I understand completely what you are saying, but "balance" is a crucial term and this is where the group will be deeply challenged to find the appropriate inner guidance.

Keep in mind that I have had my fingers in many pies but the role that defines me best might be patient advocate/healer.  In this capacity, I am often brought face-to-face with the financial realities and added stress that those realities constitute.  When I was in Europe, I saw how much more relaxed patients were because insurance does really cover a lot, not always what people want, but it covers a lot.

For years, I have operated a very tiny fund called "Sacred Medicine Trust" that consisted of percentage of funds off the top, i.e., percentage of sales, not of profits, that could be used basically as I deemed appropriate.  The range of projects benefiting from this fund was rather large and serves as an example of the possibilities.  For instance, the funds have occasionally been used to subsidize patients.  Once, they helped an herbalist rebuild a lab that had been damaged.  Some funds went to victims of the Asian tsunami through Ammachi's charitable work.  Some funds have been used to buy cameras to document medical conditions in the war zone or to take pictures of medicinal plants in remote areas.  I have given myself a lot of latitude but now a group has to decide what I have been doing unilaterally and they truly have to balance the need some people have for low prices with the ideals others have to create an alternate reality that is financially sound.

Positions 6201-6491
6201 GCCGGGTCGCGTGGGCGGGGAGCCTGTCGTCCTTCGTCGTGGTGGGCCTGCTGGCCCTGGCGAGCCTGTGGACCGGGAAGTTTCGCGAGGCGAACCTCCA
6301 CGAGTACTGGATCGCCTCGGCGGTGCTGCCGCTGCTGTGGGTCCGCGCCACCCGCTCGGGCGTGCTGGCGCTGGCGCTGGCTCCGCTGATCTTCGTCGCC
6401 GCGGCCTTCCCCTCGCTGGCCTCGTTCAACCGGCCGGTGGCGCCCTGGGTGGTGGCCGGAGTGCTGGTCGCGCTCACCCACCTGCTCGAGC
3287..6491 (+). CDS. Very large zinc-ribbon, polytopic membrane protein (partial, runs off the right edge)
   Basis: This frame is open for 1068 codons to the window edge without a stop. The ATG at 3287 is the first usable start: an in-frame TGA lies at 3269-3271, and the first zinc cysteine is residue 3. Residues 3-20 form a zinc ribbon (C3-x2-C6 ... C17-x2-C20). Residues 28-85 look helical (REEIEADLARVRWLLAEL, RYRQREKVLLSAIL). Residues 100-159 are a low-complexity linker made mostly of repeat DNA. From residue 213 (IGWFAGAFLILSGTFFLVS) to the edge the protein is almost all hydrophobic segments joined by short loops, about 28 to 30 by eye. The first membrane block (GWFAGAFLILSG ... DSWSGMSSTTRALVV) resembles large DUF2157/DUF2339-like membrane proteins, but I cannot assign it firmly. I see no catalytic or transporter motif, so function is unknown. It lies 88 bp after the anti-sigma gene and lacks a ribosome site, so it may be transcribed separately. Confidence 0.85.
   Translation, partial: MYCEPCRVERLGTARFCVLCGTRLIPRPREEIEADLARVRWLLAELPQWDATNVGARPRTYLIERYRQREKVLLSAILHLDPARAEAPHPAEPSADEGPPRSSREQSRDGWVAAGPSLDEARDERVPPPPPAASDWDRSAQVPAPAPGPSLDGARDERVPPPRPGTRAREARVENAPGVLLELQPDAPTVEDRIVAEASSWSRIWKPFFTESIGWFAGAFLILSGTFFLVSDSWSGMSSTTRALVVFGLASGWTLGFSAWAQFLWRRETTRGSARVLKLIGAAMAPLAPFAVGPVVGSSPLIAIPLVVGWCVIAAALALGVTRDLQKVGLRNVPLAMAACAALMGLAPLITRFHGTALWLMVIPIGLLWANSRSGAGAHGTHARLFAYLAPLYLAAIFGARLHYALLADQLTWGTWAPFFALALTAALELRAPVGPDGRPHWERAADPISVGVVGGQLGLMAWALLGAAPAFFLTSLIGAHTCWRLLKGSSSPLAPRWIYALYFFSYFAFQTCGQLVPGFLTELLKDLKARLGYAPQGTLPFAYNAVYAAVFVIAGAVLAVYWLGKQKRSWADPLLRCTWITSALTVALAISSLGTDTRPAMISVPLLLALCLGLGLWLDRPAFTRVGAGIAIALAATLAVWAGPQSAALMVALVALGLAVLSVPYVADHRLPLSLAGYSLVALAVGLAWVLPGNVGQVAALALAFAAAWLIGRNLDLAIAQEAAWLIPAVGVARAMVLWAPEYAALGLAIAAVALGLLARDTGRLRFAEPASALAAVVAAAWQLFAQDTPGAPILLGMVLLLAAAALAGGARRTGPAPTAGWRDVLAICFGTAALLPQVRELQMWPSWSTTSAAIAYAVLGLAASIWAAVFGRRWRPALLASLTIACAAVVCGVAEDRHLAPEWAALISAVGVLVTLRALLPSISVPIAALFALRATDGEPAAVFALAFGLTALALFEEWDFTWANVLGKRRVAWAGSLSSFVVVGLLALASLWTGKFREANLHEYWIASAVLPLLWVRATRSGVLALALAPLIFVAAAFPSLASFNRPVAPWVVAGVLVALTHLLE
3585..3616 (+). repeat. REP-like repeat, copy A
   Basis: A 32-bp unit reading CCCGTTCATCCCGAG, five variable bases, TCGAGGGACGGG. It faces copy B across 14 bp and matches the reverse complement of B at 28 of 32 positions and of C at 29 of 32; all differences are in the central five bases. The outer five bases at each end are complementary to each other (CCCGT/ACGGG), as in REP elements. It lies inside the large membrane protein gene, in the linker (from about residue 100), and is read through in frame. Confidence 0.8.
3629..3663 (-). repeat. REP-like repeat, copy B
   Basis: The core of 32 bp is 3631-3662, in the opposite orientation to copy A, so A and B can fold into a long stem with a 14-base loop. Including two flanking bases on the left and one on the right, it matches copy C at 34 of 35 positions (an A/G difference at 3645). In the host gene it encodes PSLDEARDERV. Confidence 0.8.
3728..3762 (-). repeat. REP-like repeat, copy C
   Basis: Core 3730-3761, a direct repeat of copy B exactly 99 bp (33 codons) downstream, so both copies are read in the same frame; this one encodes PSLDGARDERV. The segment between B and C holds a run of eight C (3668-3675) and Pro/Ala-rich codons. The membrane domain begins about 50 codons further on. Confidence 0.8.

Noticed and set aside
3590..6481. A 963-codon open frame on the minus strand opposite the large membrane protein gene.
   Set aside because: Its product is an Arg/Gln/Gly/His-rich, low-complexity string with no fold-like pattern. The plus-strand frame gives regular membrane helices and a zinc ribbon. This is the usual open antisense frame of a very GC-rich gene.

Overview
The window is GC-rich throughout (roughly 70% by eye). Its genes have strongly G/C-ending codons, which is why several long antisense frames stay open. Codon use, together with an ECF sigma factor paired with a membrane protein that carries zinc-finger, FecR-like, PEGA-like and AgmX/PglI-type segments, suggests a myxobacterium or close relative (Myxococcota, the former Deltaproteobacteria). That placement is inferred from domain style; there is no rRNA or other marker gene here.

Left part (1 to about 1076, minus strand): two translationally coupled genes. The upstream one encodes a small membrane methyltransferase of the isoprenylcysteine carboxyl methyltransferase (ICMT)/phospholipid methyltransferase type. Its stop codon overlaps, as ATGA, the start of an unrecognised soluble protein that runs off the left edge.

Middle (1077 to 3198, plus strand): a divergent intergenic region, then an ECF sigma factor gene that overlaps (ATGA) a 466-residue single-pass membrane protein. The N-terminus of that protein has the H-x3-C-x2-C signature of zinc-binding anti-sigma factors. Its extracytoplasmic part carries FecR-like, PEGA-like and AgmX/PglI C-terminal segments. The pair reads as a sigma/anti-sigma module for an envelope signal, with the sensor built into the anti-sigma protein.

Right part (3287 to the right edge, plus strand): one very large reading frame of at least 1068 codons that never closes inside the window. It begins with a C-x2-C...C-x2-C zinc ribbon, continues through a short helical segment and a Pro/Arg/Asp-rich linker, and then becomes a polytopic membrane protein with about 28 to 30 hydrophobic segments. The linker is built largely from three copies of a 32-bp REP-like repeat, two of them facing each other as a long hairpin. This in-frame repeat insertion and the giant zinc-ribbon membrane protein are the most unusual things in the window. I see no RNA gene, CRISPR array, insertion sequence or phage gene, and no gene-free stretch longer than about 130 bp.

I have been thinking about these topics for many, many years and am very excited by the possibilities.  I discussed the concept of ahimsa in the business world with an old friend in Hawaii who used to be a lawyer and now is a honey moghul.  He recommended a book called "The Diamond Cutter" by an American who became a Tibetan Buddhist monk.  One day, his teacher told him to put on a three-piece business suit and go out into the world and demonstrate the fact that Buddhist ethics can work in the business world.  He started with $50,000 and was a millionaire in a year but this is not exactly my goal.

My goal is a model that demonstrates ahimsa in action.  The reason is very, very simple.  Ahimsa is a concept that embraces 100% respect for all life and that grants to all life the opportunity to unfold its potential without fear, without fear of being exploited or harmed in any way.  I think of Creation as a yin-yang joint venture in which the yin must contain all the potential of the yang.  It will reject what feels bad or else it will suffer.  Today, we are suffering so the ultimate path of healing is the path in which one can truly experience the deepest safety and security in a manner that is enlivening, creative, and completely honest.

It's very complex and yet really simple.  The business models we have now are about mundane success and prosperity, achieved in any way one can and the law of the land is to do anything one thinks one can do without having to pay a price for crossing legal lines, those blurry roads in the sand that are being eroded by judges and politicians who are part of the problem rather than the solution.  My goal is to demonstrate a solution that is sustainable for all Time and that is perfectly suited to our dear Lady Gaia.
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nate
Member

Posts: 8


« Reply #6 on: August 06, 2008, 12:29:45 AM »

Many consumer coops doing patronage refunds give their members an option to have their refund sent to one of several local charities rather than being refunded to the member.  Some consumer coops operate alongside a sister nonprofit corporation that receives donations and applies them to the member's pet causes.  We can certainly arrange for either when the time is right.